This story is anecdotal, and the author is not a physician. For more medical information on the IUD, you can visit Planned Parenthood, and you should discuss contraception with your doctor.
I recently came across a story entitled "I Love My IUD" on this site. I read xoJane every day and am inspired by the courageous and, at times, jaw dropping things women so openly share. But when I saw "I Love My IUD," I felt like vomiting.
I, too, loved the idea of an IUD. Birth control for 5 years without having to remember to take a pill? Hell yes! Sign me up. I had a Mirena put in as soon as I could get in to my lady doctor. That's when things got bad.
Around the time I had my IUD implanted, I started having trouble at work. That is a whole other story. Let's just say it was a "Devil Wears Prada" situation, but my devil bought her shoes at Payless. I began having massive, vomit-inducing panic attacks. I would stay in my bed for days and missed so much work that the devil called a meeting with HR to berate me about it.
Each night, I woke up feeling like I was having a heart attack. My doctor's solution was to put me on so many benzodiazepines that I was a walking zombie. I'm sure that was fun for my husband and 5-year-old-son. Then one morning, after my usual early morning pseudo heart attack and vomiting session, I began to cry -- sob, actually. I couldn't stop. My husband freaked. He called my mother. She came to our home and sat on the bed with me and held my hand. They both pried at me with questions but I couldn't stop crying long enough to answer them.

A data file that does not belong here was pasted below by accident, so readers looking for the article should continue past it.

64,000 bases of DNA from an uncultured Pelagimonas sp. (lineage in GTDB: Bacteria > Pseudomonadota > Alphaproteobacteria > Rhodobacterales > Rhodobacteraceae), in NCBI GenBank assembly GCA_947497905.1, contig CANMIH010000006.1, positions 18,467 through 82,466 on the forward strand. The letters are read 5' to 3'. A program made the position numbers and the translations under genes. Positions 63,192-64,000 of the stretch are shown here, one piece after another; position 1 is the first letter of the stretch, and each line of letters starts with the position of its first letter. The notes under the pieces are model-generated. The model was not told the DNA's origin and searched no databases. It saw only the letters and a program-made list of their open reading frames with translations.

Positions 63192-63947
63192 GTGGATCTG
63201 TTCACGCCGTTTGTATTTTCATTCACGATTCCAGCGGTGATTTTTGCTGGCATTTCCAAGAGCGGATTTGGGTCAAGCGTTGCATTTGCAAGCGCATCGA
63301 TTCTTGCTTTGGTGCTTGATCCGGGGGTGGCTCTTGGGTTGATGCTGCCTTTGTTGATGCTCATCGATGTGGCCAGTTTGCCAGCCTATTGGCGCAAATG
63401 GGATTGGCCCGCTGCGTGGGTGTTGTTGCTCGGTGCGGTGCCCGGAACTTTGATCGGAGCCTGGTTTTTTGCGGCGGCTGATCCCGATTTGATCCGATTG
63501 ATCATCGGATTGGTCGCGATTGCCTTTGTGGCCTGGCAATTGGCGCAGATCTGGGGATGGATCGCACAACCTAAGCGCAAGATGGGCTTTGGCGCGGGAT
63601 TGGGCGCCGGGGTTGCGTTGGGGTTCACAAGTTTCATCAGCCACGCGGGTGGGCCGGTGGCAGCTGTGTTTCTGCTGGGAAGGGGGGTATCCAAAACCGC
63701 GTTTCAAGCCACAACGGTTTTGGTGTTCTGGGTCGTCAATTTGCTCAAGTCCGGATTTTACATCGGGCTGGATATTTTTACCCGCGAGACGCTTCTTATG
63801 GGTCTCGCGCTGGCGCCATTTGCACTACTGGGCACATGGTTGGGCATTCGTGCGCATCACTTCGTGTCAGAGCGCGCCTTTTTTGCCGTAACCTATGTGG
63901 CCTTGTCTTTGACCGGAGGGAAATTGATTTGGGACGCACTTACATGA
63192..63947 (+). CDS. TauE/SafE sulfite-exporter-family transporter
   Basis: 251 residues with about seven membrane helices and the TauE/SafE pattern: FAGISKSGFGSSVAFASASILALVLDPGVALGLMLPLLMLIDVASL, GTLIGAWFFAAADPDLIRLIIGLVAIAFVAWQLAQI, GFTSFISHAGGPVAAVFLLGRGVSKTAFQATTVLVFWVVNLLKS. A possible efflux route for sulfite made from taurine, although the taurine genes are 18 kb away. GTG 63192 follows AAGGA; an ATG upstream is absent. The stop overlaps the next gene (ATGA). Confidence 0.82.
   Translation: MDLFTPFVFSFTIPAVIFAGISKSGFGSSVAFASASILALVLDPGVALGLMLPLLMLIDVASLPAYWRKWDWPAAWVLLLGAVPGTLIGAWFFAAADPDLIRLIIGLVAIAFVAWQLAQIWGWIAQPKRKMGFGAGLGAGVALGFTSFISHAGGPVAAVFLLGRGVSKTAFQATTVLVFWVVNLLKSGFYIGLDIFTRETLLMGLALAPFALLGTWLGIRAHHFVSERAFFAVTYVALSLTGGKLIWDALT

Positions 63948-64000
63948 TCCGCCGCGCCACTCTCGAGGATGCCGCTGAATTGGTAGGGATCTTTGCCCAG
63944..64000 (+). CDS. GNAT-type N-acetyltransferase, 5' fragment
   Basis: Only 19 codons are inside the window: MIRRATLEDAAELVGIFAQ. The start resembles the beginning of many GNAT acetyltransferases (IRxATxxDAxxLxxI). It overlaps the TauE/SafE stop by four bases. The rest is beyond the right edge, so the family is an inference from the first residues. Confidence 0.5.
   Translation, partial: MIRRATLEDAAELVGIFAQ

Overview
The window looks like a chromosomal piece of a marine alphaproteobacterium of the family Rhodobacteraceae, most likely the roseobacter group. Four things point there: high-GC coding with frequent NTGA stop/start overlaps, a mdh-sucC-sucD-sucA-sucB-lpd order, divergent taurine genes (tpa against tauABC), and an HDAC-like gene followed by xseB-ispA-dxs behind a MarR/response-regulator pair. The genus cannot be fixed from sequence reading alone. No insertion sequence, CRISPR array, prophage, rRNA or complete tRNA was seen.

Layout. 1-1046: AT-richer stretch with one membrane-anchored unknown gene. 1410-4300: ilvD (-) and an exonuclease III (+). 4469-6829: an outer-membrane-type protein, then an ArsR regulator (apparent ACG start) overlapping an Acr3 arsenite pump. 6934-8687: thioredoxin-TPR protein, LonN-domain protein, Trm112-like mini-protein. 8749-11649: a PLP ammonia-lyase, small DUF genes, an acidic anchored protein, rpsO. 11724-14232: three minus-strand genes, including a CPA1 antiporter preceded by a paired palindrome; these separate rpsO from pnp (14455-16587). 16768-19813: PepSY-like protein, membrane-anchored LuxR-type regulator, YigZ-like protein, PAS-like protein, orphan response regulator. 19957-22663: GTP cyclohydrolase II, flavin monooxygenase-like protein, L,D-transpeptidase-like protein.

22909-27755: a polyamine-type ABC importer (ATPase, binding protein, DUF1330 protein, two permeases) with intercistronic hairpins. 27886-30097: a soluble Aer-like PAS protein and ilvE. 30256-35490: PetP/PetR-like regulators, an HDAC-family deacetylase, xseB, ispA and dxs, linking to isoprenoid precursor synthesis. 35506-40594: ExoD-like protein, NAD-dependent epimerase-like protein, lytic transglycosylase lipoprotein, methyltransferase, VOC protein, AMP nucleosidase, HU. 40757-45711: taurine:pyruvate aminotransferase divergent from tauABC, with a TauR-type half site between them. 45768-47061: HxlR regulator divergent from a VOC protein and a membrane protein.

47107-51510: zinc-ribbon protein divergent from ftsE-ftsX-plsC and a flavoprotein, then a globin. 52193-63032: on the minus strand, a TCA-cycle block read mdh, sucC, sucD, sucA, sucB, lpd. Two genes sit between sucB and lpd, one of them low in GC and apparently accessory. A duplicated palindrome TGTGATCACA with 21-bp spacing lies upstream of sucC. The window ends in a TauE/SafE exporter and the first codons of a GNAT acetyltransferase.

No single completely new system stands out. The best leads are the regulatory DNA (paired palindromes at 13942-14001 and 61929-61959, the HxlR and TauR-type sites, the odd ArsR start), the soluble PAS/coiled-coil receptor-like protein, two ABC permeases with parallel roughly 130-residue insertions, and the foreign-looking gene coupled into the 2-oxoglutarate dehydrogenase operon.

I was whisked in to see a counselor -- the same counselor I'd been seeing on and off since high school. She suggested it would be good for me to get away. Wouldn't I like that? To escape for a while? I feebly nodded my head in agreement. Anything but my current situation.
Soon, I was on an airplane to New Mexico. As I descended the escalator, a woman stood at the bottom holding a sign with my first name on it. I felt like a celebrity -- that is, until I saw the junker van she drove. There was no radio in the car, so she had a boom box with big, metal bunny ears to provide us with some tunes as we made our way up in to the mountains. The scenery was beautiful -- breathtaking Aspen trees turning gold set against lush green mountains.
We arrived at the facility. It was a small drug rehabilitation center that housed 17 at the most. Why a drug treatment center? Because my options were a full-on lock down psychiatric ward where they dope you up with more meds or a drug rehab center nestled in the mountains of New Mexico where we got to do yoga and received weekly massages. Not a tough choice. Also, after speaking with the intake coordinator at the New Mexico facility, I was assured that whether I was a drug addict or not (and let me be clear that I am not), all those problems stemmed from the same place. We all had the same issues deep down. I bought that theory whole-heartedly.